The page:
Recorded on: April 28, 2008
Most entrepreneurs are optimistic, says Mycoskie.
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- The case was reported in the city of Bayannur, which has issued a level-three plague prevention warning.
- Modern antibiotics can effectively treat bubonic plague, which spreads mainly by fleas.
- Chinese health officials are also monitoring a newly discovered type of swine flu that has the potential to develop into a pandemic virus.
Bacteria under microscope
needpix.com<p>Today, bubonic plague can be treated effectively with antibiotics.</p><p style="margin-left: 20px;">"Unlike in the 14th century, we now have an understanding of how this disease is transmitted," Dr. Shanthi Kappagoda, an infectious disease physician at Stanford Health Care, told <a href="https://www.healthline.com/health-news/seriously-dont-worry-about-the-plague#Heres-how-the-plague-spreads" target="_blank">Healthline</a>. "We know how to prevent it — avoid handling sick or dead animals in areas where there is transmission. We are also able to treat patients who are infected with effective antibiotics, and can give antibiotics to people who may have been exposed to the bacteria [and] prevent them [from] getting sick."</p>
This plague patient is displaying a swollen, ruptured inguinal lymph node, or buboe.
Centers for Disease Control and Prevention<p>Still, hundreds of people develop bubonic plague every year. In the U.S., a handful of cases occur annually, particularly in New Mexico, Arizona and Colorado, <a href="https://www.cdc.gov/plague/faq/index.html" target="_blank">where habitats allow the bacteria to spread more easily among wild rodent populations</a>. But these cases are very rare, mainly because you need to be in close contact with rodents in order to get infected. And though plague can spread from human to human, this <a href="https://www.healthline.com/health-news/seriously-dont-worry-about-the-plague#Heres-how-the-plague-spreads" target="_blank">only occurs with pneumonic plague</a>, and transmission is also rare.</p>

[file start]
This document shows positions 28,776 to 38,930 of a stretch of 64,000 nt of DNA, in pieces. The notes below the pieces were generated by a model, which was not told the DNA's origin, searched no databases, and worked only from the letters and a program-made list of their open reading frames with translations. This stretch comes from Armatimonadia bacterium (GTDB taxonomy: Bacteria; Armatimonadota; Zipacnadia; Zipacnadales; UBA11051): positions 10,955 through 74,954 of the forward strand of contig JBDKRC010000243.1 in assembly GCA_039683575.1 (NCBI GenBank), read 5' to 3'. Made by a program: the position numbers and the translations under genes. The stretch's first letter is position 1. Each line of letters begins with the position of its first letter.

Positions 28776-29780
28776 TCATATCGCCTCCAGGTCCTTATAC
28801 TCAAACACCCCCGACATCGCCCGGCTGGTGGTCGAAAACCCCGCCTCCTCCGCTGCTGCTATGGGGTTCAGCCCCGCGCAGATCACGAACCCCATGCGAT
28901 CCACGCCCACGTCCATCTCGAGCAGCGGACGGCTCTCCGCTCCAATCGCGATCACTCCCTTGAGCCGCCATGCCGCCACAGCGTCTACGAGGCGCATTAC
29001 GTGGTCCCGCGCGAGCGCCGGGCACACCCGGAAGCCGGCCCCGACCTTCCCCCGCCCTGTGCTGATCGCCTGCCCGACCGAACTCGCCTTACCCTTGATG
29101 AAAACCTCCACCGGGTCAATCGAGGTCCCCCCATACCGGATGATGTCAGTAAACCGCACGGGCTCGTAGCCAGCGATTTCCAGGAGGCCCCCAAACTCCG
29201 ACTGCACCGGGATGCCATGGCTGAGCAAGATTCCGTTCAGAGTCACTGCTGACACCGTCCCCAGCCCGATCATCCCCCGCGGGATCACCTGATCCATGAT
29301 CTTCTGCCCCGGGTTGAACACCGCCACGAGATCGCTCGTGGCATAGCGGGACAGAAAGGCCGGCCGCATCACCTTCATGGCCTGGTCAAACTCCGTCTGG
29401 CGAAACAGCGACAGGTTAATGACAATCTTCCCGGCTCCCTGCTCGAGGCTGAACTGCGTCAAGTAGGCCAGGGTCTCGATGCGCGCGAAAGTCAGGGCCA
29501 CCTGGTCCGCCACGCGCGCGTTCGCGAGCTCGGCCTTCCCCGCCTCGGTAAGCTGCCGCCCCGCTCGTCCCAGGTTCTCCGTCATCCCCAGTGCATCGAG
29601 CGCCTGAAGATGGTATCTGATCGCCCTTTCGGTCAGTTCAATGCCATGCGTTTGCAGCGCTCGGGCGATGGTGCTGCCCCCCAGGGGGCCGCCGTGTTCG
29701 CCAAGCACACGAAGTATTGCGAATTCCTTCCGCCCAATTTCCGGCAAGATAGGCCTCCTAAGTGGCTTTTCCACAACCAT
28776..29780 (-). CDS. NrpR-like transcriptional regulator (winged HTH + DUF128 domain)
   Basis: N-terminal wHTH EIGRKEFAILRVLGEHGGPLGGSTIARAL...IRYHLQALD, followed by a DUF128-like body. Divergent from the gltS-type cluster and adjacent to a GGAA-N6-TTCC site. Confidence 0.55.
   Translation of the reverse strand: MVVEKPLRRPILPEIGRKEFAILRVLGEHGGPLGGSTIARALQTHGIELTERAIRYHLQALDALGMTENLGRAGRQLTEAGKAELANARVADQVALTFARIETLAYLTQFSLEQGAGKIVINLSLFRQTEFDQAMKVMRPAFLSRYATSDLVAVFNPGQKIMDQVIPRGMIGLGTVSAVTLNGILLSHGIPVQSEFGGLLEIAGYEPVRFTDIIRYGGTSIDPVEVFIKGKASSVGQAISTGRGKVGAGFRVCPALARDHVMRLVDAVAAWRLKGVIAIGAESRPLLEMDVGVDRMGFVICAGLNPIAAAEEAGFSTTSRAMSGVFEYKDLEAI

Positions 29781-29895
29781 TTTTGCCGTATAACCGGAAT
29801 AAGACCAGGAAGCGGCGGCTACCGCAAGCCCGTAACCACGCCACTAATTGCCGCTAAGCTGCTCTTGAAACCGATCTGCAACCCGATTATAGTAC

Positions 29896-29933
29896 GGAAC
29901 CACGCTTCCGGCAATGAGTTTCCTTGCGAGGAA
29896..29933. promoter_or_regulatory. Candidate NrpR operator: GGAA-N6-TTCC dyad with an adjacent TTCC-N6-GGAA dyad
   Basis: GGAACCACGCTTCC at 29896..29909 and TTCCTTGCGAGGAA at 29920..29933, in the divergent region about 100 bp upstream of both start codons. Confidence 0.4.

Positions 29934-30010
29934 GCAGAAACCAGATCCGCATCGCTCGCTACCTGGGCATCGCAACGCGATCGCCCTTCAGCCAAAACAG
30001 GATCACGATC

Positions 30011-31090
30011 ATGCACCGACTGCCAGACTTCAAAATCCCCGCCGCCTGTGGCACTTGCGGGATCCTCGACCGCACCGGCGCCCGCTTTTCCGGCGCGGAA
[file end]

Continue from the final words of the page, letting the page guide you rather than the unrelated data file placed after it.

A new swine flu in China<p>Last week, researchers in China also reported another public health concern: a new virus that has "all the essential hallmarks" of a pandemic virus.<br></p><p>In a paper published in the <a href="https://www.pnas.org/content/early/2020/06/23/1921186117" target="_blank">Proceedings of the National Academy of Sciences</a>, researchers say the virus was discovered in pigs in China, and it descended from the H1N1 virus, commonly called "swine flu." That virus was able to transmit from human to human, and it killed an estimated 151,700 to 575,400 people worldwide from 2009 to 2010, according to the Centers for Disease Control and Prevention.</p>There's no evidence showing that the new virus can spread from person to person. But the researchers did find that 10 percent of swine workers had been infected by the virus, called G4 reassortant EA H1N1. This level of infectivity raises concerns, because it "greatly enhances the opportunity for virus adaptation in humans and raises concerns for the possible generation of pandemic viruses," the researchers wrote.